Lilly Fenichel (1927–2016), was an American painter who explored abstraction through a wide range of media and approaches, with her various periods linked together by a common emphasis on color harmonies and expressive, often calligraphic gesture. Her earliest work is associated with second-generation Bay Area Abstract Expressionism*.
Lilly Fenichel was born in Vienna, Austria, to a Jewish family. Her father was a doctor and her mother a fashion designer; the psychoanalyst Otto Fenichel was her uncle. In 1939, following the Nazi invasion of Austria, her family fled the country, going first to the United Kingdom and then to the United States, where they settled in Hollywood.
Fenichel studied art at the Chouinard Art Institute* (1946–47) and Los Angeles City College (1947–48). She then moved to the San Francisco Bay Area to study at the California School of Fine Arts* (1950–52), where she worked with the painters Edward Corbett, Hassel Smith, Elmer Bischoff, and David Park.
She started showing her work in the early 1950s. Her vigorously gestural, often black-and-white paintings from the 1960s and 1970s are grouped with work by other West Coast second-generation Abstract Expressionists such as Joan Brown, Jay DeFeo, and Sonia Gechtoff.
Stylistically, her work from this period shows the influence of both West Coast Abstract Expressionism and the New York School*. Of her own work from this period, Fenichel has said it was Abstract Expressionism “with a lot of drawing in it.”
Unable to support herself with her painting, she worked as a photographers’ stylist and as an art director and costume designer for movies. She served as the art director for the 1975 film Lucky Lady starring Liza Minnelli.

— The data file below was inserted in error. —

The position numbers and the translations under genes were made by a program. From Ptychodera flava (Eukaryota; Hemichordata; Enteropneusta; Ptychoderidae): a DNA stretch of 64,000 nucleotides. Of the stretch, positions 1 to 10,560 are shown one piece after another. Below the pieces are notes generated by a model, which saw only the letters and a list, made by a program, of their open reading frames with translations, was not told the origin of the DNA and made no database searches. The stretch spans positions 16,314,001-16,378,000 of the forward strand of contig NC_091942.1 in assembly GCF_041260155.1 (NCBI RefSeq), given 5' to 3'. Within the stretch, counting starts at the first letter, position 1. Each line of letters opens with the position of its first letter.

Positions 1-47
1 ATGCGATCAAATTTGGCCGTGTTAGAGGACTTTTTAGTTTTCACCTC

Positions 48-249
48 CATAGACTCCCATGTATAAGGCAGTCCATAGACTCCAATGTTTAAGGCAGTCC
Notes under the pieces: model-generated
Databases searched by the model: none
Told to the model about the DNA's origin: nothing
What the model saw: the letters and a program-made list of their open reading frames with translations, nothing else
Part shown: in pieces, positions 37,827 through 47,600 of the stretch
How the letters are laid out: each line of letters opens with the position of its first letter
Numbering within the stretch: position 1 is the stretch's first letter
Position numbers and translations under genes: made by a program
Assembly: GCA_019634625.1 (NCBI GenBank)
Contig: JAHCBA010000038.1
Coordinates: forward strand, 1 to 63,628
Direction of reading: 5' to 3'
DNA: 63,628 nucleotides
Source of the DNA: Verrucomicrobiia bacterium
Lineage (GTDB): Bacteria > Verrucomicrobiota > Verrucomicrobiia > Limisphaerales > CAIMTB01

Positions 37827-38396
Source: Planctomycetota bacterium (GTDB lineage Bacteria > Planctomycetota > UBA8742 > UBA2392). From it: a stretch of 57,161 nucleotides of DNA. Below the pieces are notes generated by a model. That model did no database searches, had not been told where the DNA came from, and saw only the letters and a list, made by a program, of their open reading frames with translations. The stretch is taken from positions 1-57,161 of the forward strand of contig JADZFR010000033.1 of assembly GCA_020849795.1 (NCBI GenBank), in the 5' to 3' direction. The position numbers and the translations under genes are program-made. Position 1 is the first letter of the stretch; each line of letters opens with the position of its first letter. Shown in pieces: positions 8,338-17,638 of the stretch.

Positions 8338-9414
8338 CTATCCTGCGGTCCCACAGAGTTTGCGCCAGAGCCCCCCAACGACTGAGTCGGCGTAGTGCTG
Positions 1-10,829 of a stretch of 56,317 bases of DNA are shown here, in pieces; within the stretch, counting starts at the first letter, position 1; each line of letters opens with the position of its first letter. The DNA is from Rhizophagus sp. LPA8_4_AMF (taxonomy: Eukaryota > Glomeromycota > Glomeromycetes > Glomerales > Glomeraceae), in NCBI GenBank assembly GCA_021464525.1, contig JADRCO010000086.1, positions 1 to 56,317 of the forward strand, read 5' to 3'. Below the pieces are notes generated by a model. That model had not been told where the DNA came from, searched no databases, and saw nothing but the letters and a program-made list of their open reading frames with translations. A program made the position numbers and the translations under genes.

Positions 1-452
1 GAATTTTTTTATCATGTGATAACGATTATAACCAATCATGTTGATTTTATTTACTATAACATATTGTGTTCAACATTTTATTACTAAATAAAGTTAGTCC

In the 1950s, Fenichel visited her former teacher Edward Corbett in Taos, New Mexico. In 1981, she moved there herself, settling in nearby Talpa.
Fenichel’s paintings done in New Mexico range from hard-edged geometric abstractions of the 1980s to sensual, lyrical studies of organic forms from the early 2000s; both show the influence of color field painting and kinship with the work of artists such as Helen Frankenthaler. One critic wrote that “all of Lilly Fenichel’s paintings are related to nature, even when they are abstract to the point of being non-objective.”
In the early 1980s, Fenichel also began working with wood and fiberglass, creating minimalist* sculptures in soft colors.
Fenichel’s work has been shown mainly in the western United States, and her work is in the permanent collections of the Santa Barbara Museum of Art (California), the Harwood Museum of Art (Taos), and the Albuquerque Museum among other institutions. She has been awarded three Pollock-Krasner Grants.
In 2014 the David Richard Gallery in Santa Fe mounted a retrospective of her work entitled “Rewind<>Replay: 1950–2014”.
As of 2014, Fenichel was living in Albuquerque, New Mexico. Her painting career has spanned six decades so far.